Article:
Colorectal Cancer News:
Location in Colon Not a Factor in Recurrence:
Researchers say the location of cancer
does not appear to be a factor in whether the cancer subsequently
recurs after it has been surgically removed.
Colorectal Cancer News:
Colorectal Cancer Survival Rate Same as for Whites:
Researchers say African Americans have
almost an identical colorectal cancer survival rate to whites when
they get equivalent treatment.
Rich in Sucrose May Be Linked to Colon Cancer:
Researchers report a study of the effect
of diets rich in sucrose in rats suggests a possible direct link
between level of sucrose intake and colon cancer in humans.
Growth Hormone Linked to Colorectal Cancer: British
researchers report finding a higher incidence of colorectal cancer
in patients treated with human pituitary growth hormone between
1959 and 1985.
Strongly Recommended for Everyone Over Age 50: Updated
federal health guidelines say new evidence proves testing can prevent
deaths from colorectal cancer.
Fatty Acids Protect Against Colon Cancer: Researchers
report they have demonstrated how omega-3 fatty acids found in fish
oil offer protection against colon cancer.
Income, Insurance All Factors in Determining Treatment:
Researchers report that patients over
the age of 75 were at higher risk of having a treatment plan that
did not include radiation or chemotherapy after surgery than patients
under age 65.
Dairy Foods May Help Cut Risk of Colon Cancer: Researchers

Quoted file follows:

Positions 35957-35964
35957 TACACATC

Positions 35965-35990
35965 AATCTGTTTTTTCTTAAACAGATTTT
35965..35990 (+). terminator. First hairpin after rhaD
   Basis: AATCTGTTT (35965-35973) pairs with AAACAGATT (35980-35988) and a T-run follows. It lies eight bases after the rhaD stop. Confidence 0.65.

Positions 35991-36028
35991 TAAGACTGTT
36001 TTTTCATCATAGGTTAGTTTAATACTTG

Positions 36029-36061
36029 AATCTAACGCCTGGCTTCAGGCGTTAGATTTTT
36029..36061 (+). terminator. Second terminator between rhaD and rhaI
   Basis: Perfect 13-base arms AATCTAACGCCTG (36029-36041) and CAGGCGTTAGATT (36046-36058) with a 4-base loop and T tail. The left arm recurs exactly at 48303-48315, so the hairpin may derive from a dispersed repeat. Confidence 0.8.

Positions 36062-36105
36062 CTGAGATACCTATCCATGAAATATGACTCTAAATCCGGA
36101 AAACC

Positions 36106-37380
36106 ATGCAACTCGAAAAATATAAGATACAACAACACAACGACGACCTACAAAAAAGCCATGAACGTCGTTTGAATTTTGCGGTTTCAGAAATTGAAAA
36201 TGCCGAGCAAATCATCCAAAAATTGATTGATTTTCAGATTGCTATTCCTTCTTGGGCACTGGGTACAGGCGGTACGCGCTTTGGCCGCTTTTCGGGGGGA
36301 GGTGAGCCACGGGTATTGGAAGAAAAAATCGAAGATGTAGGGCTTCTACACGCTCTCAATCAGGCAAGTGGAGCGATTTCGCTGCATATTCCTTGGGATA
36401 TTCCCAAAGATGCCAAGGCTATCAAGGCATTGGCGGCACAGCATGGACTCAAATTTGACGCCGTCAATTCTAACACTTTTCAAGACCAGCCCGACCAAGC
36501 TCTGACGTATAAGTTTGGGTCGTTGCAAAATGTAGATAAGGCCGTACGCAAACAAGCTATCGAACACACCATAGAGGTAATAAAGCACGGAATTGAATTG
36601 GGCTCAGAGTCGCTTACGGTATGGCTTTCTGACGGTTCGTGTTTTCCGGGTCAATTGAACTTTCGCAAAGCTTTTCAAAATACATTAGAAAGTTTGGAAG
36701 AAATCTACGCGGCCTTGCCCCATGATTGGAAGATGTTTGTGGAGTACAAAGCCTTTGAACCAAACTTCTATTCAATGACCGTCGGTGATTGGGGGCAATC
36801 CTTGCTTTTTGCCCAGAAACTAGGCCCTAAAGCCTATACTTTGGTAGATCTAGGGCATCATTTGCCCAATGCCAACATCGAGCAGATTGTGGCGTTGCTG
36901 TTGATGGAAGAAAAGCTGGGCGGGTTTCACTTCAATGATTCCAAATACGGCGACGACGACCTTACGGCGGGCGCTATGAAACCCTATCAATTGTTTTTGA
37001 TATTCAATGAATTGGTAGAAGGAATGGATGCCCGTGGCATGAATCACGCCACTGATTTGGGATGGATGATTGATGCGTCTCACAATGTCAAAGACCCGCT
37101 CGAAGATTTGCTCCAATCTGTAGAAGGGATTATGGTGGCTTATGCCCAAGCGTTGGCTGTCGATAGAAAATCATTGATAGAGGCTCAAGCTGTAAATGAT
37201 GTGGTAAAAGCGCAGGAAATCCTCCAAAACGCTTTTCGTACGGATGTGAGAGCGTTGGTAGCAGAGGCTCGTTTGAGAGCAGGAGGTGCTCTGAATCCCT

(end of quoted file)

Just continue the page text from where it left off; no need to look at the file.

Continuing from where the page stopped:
say increasing calcium consumption from sources including milk,
cheese and yogurt slows the abnormal growth of cells that eventually
may lead to colon cancer.
Who Drink a Lot of Juice May Cut Risk of Colon Polyps:
But researchers say while juice may lower
the risk of polyps that can eventually develop into colon cancer
for women, it
does not appear to lower risk for men.
E Seen Helping Advanced Colorectal Cancer Patients:
Researchers say the antioxidant vitamin E may be used to improve
the immune functions in patients with advanced colorectal cancer.
Combo Best for Seniors With Stage III Cancer:
Researchers said the standard of care for locally advanced rectal
cancer in the United States also would improve survival for seniors
with stage III rectal cancer.
for Protein in Stool Samples Detects Colon Cancer:
A new test based on detection of a protein in stool samples appears
to be a noninvasive and accurate method of detecting colon cancer,
according to British researchers.
Screenings Recommended for Some With Colon Cancer Family History:
say those with polyps should be screened every three years instead
of the once every ten years recommended for persons at average risk.
D May Provide Some Protection Against Colon Cancer:
Researchers report they have found that vitamin D may provide some
protection against the increased risk of colon cancer associated
with a high fat diet.
Far More Toxic Than Chemotherapy:
Researchers report the antimetabolite drug raltitrexed appears to
be less desirable than two fluorouracil-based chemotherapy regimens
for treating patients with advanced colorectal cancer.
Predicts Whether Patients Will Benefit From Chemotherapy:
Researchers report that following colorectal cancer surgery, measurement
of the tumor's thymidylate synthase (TS) level may help predict
which patients will benefit -- and which may do worse -- if they
have follow-up chemotherapy.
Food Portions May Be Key to Reducing Risk of Colon Cancer: